you know that you are the one who is controlling the glider and any mistake on your part could mean falling flat on your face now – and possibly worse if it happens when you’re actually flying.
As it was the Patel’s third day – they were taken up the cliff to the take-off point and I was left down green with envy and also amazed at the fact that only after 2 days of practice on ground – flying was no longer a dream but a reality. I watched as they glided down from the launch site first turning one way – then making a 180 degree turn and finally landing on the fields nearby. It was simply amazing.
Soon after sunset – we headed back and on reaching we realised why most of the pilots call the place “ghar”. The entire place was transformed with good music, beers, and lots of laughter and conversation.
All of us got to know each other – exchanged numbers and email ids. Soon the party was shifted to the roof and we had boiled eggs and hot bhurji. Everybody accepted us newcomers as part of the family and we were brought to ease almost immediately.
Soon it was dinner time (Chicken and eggs with bhindi and dal) and as I was exhausted by now – I went off to sleep. The other kept at the party till the early hours of the morning.
The Gang at the roof
All of us on the roof
I woke up early yet again (despite myself) and was extremely excited as today would be my first flight off the cliff “top to bottom” as is termed by the pilots. Breakfast was the same as before – but afterwards I was too excited to sleep and started reading a novel to pass the time. Soon others also woke up and an interesting conversation started off. Simon – another pilot – had joined the last day and the conversation ranged from autism to politics to what not – and the day passed very fast.
After lunch we were again ready to go to the flying site (Shelar) and by now my nerves were literally tingling with anticipation. Today we also had more people joining for joy rides.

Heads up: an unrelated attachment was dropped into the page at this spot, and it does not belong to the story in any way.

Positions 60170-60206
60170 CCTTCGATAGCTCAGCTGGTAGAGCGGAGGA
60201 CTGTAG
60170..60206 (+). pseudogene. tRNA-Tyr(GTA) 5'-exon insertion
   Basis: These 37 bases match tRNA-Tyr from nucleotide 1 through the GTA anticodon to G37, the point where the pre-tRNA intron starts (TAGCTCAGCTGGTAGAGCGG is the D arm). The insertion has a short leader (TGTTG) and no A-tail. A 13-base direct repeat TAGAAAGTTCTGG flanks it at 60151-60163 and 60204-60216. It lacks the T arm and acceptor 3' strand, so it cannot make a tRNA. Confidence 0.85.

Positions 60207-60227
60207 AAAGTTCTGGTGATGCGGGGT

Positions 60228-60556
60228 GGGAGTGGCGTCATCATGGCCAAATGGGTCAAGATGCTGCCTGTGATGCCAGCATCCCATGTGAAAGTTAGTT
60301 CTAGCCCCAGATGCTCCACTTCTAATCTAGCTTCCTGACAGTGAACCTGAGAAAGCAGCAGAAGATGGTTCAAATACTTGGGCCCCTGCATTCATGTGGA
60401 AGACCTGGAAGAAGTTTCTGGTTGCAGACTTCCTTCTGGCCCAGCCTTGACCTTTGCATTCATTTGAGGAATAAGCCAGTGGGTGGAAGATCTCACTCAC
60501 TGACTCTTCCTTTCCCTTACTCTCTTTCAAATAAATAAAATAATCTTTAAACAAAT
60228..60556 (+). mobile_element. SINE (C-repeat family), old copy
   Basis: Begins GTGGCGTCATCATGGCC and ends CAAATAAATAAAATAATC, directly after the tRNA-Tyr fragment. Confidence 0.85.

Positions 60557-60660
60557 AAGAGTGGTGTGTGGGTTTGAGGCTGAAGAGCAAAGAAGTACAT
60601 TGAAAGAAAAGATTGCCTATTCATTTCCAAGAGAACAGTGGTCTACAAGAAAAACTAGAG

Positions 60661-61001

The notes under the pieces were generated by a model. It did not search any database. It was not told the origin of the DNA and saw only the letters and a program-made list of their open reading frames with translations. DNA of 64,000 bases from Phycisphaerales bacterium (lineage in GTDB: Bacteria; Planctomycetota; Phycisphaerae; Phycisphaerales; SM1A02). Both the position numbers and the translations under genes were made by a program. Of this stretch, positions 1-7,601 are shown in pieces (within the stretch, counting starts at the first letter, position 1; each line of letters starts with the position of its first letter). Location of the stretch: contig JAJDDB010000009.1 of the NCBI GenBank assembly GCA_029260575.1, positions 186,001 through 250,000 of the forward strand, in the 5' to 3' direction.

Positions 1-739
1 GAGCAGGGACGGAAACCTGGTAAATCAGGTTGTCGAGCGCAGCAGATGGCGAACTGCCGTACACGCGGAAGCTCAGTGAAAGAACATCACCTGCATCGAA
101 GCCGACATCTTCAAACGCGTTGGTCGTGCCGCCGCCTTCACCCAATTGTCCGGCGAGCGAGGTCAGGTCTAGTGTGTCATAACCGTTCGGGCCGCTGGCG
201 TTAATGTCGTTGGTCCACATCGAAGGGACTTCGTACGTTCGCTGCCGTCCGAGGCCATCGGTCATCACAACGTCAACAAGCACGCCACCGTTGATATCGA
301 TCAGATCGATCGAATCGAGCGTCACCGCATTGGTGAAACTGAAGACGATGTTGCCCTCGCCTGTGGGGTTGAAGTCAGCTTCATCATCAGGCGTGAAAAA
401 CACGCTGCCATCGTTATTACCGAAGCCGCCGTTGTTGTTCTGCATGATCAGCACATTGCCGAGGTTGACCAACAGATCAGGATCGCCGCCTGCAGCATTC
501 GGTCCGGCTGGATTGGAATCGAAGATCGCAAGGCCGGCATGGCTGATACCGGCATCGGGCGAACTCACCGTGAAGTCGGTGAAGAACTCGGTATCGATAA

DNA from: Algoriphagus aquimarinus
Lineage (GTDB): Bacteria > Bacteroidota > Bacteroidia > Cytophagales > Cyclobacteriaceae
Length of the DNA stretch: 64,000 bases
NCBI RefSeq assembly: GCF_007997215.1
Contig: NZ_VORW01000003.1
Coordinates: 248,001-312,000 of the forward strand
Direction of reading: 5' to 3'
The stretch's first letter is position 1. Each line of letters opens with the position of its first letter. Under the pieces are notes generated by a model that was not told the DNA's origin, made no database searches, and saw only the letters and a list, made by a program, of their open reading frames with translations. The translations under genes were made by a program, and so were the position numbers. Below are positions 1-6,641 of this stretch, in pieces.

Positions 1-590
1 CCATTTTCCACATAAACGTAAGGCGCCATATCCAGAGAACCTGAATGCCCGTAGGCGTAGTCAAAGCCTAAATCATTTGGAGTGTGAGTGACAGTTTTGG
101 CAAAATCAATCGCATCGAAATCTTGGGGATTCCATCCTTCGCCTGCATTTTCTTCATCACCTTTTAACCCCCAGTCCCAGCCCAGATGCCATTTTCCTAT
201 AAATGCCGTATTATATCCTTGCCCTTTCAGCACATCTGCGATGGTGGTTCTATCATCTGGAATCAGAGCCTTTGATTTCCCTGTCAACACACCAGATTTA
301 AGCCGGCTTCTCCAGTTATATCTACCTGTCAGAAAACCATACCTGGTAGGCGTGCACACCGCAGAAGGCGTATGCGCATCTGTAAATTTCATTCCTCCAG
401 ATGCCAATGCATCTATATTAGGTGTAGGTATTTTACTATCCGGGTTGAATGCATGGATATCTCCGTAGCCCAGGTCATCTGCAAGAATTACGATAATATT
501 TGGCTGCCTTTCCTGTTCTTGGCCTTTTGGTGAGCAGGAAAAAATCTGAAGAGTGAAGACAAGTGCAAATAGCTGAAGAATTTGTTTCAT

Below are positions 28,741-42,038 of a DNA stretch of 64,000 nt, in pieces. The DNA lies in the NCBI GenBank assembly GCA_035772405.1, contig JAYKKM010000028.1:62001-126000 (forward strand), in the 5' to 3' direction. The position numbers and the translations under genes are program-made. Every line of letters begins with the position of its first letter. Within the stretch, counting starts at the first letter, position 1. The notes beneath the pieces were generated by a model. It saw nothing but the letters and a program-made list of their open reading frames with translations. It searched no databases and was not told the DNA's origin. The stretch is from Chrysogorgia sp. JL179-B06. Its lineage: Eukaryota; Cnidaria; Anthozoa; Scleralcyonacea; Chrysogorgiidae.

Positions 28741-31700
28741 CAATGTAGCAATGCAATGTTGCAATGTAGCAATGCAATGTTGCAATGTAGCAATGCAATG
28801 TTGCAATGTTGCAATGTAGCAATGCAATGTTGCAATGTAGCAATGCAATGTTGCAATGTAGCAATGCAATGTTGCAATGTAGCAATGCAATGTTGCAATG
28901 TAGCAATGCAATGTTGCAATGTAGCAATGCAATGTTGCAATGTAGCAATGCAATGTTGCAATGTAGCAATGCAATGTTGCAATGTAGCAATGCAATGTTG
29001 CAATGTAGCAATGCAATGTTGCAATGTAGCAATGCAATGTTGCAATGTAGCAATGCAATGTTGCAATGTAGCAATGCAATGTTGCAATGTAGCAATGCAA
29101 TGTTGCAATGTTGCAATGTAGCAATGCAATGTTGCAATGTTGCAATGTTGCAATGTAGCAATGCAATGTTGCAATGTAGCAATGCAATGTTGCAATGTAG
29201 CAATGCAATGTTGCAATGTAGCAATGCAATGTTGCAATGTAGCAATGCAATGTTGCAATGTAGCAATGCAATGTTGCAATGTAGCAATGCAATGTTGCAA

I decided to take my camera along – even though I knew I wouldn’t be able to take it up and nor would there be any photos of me – and here’s the result below:
The small hike to the take-off site from the parking area
The bleak but beautiful terrain
Another shot of the trek
Nearing the site – the take-off point is midway up the hill – at the point where the rocky vertical cliff starts off
The landing point where we had learned our ground handling techniques
I was sent up straight away and by now I was literally ready to jump off. The steep hike up to the take-off point
The surroundings from the launching site
More of the same . .
My paraglider coming up
. . . and Doug just behind it
Even though I was one of the first to reach up – I had a loong wait to actually jump off as the winds were not favourable for take-off – especially for beginners. We had strong cross-winds and even most experienced pilots were waiting for the winds to steady – except of course Yogi and Ravi (our instructors) – who were getting ready to give joy rides. These two are absolutely experts at handling the glider and the way they manipulated the glider in flight to get the required “lift” despite the bad winds was a treat just to watch.
Yogi – ready for tandem take-off — the winds were so bad – 2 people had to actually help them keep steady before take-off
And take off – you simply run off the cliff – Wow !!!
And soaring way above the launch site
. . . . . Most experienced pilots can stay up for hours if winds are favourable.
Landing site from above – though Yogi and Ravi were landing on the launch site itself.
Finally my turn to take off came – we laid out my glider – did a quick pre-flight check and I was ready for take-off. Yogi helped me inflate the glider and before I knew it I was running off the cliff – and I was up in the air. I went straight and up for some time then following radio instructions by Sanjay made a series of turns before landing in the middle of the landing field. The flight must have lasted about 2-3 minutes but the feeling of intense joy of actually having flown on your own stays for much much longer than that. The multitude of emotions that go through the mind while up there are so many and so complex that its almost impossible to explain – just has to be experienced. Soon I was back at the launch site for another and then yet another flight. And the day was over too soon. I had taken off and landed 3 times – each flight about 2-3 minutes – but left me with a wanting for more – and I’m ready for the next flight.
After sunset we packed our gliders and were lucky enough to get a lift back to Mumbai by Sandeep – another pilot with over 20 hours of flying. He told us about his experiences and ingrained the love for flying even deeper into my mind. He had had a crash landing the earlier day and despite the slight pain in the back – he had nothing but great things to say about flying – and even with my limited experience of mini-flights – I agree with him wholeheartedly.